From the early days of the republic, presidential nominees have generally tried to balance the ticket by choosing someone different from themselves in regional origin, philosophy, religion, and the like. Ignoring the usual imperatives in 1992, Bill Clinton chose a fellow moderate, Southern, Protestant baby boomer. Though Gore probably deserves credit for bringing Tennessee into the Democratic column, that made no difference in the outcome, and even two guys from Dixie could carry only five of 12 Southern states in 1992.
Don't expect any of the prospects being mentioned to make a difference this year. Gray Davis or Dianne Feinstein might nail down California—running mates do tend to help in their home states—but Gore shouldn't need special help to win there. As for energizing women, neither Feinstein nor any other female is likely to do that, any more than the only previous female choice, Geraldine Ferraro, did in 1984: She and Walter Mondale got the same percentage of the women's vote (45) that Carter and Mondale had gotten four years earlier. Energy Secretary Bill Richardson was talked about as a way to capture Hispanics—at least until news emerged of nuclear weapons security lapses on his watch—but even a flawless Hispanic probably wouldn't have the slightest effect on the outcome. Bush will win Texas regardless, and Florida should be his unless his campaign implodes. In Illinois, one of the few really competitive states with many Hispanics, they have a powerful habit of voting Democratic already.
The Illinoisans available, such as Sen. Dick Durbin or Gore campaign manager Bill Daley, have local name recognition lower than that of the Cubs' backup catcher. Gov. Tom Ridge would help more in Pennsylvania, but he runs the risk of driving anti-abortion Republicans into the arms of Pat Buchanan. John McCain is supposed to be able to deliver hordes of reform-minded independents to Bush, but there is no reason to think his appeal is transferable. Whatever McCain does, they're likely to split between Bush, Gore, Buchanan, and even Ralph Nader (why do you think they're called independents?). Though imaginative observers can spin out all sorts of elaborate theories how this or that running mate could be the key to the Oval Office, the Election Day reality never seems to live up to the predictions.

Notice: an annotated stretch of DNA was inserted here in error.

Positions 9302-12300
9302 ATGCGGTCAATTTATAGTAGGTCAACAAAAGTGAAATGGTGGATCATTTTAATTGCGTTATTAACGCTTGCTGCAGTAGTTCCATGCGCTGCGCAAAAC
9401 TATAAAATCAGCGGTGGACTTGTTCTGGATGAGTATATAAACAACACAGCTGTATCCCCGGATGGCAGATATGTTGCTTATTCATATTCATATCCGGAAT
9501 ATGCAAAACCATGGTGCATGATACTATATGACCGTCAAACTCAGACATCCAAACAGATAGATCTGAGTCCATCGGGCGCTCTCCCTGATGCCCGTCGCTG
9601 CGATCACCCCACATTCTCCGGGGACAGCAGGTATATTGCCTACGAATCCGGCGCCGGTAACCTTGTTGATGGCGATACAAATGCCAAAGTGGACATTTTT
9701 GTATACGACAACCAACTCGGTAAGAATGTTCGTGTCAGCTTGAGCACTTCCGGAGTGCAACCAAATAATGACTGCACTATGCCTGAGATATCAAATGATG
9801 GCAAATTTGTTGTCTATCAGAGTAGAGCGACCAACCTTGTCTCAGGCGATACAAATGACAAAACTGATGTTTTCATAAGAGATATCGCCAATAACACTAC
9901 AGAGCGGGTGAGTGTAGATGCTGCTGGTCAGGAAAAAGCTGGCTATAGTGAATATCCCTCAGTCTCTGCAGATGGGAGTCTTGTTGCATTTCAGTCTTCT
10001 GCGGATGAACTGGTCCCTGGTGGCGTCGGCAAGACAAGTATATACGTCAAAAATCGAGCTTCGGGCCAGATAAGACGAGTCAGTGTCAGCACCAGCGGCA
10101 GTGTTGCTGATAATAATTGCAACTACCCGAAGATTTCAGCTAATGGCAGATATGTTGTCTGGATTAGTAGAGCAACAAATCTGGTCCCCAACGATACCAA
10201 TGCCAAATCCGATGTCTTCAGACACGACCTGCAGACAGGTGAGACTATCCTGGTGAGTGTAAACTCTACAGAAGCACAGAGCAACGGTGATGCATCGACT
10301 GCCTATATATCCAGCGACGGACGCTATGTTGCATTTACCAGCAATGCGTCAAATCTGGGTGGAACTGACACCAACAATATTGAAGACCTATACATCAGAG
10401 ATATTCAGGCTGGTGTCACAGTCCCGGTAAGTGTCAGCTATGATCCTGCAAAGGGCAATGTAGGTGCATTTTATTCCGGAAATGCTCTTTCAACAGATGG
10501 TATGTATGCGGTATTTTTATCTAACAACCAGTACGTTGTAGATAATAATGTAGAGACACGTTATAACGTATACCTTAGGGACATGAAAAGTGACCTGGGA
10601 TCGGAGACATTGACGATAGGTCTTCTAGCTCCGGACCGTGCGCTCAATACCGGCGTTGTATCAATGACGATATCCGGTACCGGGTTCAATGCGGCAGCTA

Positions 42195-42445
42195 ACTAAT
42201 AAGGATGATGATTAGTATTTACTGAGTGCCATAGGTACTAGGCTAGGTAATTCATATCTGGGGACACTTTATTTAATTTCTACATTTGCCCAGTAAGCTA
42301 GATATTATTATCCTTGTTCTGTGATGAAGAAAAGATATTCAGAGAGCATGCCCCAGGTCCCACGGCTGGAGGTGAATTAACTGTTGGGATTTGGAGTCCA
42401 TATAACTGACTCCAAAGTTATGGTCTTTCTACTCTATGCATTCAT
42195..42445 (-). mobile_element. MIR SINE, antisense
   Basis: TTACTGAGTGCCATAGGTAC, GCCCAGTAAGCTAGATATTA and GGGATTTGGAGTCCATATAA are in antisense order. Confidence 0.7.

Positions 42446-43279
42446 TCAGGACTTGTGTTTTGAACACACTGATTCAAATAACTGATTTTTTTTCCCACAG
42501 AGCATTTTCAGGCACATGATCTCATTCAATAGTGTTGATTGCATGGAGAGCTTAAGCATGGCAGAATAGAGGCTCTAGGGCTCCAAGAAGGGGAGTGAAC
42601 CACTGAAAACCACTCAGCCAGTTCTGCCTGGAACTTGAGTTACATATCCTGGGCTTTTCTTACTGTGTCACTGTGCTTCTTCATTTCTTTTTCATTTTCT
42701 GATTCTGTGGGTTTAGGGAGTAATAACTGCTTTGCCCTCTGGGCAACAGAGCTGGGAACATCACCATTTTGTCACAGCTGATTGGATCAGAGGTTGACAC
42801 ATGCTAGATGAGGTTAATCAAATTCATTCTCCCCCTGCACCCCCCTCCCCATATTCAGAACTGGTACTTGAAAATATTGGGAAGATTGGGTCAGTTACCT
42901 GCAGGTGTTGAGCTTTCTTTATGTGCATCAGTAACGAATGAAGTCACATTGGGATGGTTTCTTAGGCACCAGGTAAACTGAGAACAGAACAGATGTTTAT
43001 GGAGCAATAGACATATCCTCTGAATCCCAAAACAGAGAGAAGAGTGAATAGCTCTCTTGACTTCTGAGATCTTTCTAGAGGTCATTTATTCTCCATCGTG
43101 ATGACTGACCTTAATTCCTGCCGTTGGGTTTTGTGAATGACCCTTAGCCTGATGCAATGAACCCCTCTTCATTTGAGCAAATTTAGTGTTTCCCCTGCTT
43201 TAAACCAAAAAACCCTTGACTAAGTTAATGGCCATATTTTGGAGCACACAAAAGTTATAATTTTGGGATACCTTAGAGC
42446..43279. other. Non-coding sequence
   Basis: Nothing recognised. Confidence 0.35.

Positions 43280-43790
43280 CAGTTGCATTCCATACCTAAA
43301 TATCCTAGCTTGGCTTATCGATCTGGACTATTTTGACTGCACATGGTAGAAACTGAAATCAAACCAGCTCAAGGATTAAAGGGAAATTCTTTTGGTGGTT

But maybe this year is different. This year, you see, there's the tantalizing Colin Powell scenario. It goes like this: Bush makes him the first black to run on a major party's national ticket, millions of black voters are so enthralled by the chance to put one of their own in the nation's second-highest office that they abandon their traditional party allegiance, turning the tide in one crucial state after another and delivering Bush a stunning victory. Could it happen?